Bilateral PFV or congenital non-attachment of the retina can also occur in association with a systemic disease, e.g., Norrie disease or Walker–Warburg syndrome. In these patients, severe primary undifferentiation of the neurosensory retina is characteristic.[97],[98]

Differentials of tractional retinal detachment in infants or children include FEVR, Norrie disease, incontinentia pigmenti, and retinoblastoma. Direct visualization of any component of the fetal vasculature is the best clue to diagnosing an anomaly associated with PFV correctly. PFV is typically unilateral. The implantation of the stalk is usually to the central posterior lens capsule, whereas in FEVR, Norrie disease, and incontinentia pigmenti, there is no stalk but rather a fold that usually runs to the temporal ora serrata. Retinoblastoma eyes are rarely microphthalmic and will have a mass with possible calcifications on ultrasound or CT scan of the orbits.[99]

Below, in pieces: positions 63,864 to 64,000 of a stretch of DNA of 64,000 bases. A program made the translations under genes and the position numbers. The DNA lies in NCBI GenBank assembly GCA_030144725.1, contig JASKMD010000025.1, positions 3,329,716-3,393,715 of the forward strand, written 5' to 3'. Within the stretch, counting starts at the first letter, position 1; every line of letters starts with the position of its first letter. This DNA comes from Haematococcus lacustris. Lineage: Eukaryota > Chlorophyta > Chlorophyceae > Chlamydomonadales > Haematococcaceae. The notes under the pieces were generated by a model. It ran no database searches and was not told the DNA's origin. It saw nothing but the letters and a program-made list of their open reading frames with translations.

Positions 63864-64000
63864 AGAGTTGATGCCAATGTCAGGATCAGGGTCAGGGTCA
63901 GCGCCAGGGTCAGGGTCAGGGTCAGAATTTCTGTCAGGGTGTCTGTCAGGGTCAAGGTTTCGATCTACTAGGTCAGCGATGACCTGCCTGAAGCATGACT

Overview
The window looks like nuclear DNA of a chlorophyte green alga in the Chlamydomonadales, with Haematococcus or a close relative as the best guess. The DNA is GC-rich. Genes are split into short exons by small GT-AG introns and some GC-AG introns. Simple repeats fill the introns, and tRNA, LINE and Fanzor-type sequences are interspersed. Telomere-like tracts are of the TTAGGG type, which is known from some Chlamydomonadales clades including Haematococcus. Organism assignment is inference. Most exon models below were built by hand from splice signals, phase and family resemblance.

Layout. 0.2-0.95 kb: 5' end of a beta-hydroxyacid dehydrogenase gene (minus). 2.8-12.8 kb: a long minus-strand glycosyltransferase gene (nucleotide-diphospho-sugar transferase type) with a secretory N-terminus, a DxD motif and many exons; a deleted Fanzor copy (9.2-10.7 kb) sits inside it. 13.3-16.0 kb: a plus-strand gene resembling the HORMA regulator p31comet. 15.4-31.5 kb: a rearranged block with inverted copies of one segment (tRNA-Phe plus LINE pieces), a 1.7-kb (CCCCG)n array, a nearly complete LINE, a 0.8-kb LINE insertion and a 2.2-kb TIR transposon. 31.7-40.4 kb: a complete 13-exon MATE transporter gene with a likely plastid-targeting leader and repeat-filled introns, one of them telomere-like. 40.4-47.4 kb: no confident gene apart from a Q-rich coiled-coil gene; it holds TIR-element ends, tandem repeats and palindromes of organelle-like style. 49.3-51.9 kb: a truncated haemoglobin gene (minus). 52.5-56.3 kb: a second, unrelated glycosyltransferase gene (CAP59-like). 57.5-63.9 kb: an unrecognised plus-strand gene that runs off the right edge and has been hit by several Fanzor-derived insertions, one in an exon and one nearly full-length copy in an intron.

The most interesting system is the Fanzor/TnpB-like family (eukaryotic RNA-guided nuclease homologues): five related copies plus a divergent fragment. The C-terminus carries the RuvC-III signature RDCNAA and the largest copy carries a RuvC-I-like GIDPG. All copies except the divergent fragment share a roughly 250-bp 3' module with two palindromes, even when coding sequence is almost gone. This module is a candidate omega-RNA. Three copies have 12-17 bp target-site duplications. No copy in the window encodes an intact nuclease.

The natural history of severe forms of PFV is progression of fibrovascular dysplasia, leading to angle closure glaucoma, opacification of the cornea, cataract, intraocular hemorrhage, retinal detachment, and phthisis bulbi.[87],[98]

Surgical techniques

Indications for surgery include the presence of amblyogenic media opacity, progressive glaucoma secondary to angle closure, vitreoretinal traction, and RRD or progressive tractional RD. The aim of surgery is to clear any amblyogenic media opacity (cataract, hemorrhage) and relieve posterior vitreoretinal traction.

The decision to operate and preoperative counseling of outcomes should take into consideration a few factors – visual potential determined by the presence of congenital anomalies of the macula and optic nerve, cerebral function, patient age (duration of visual deprivation), and unilaterality or bilaterality.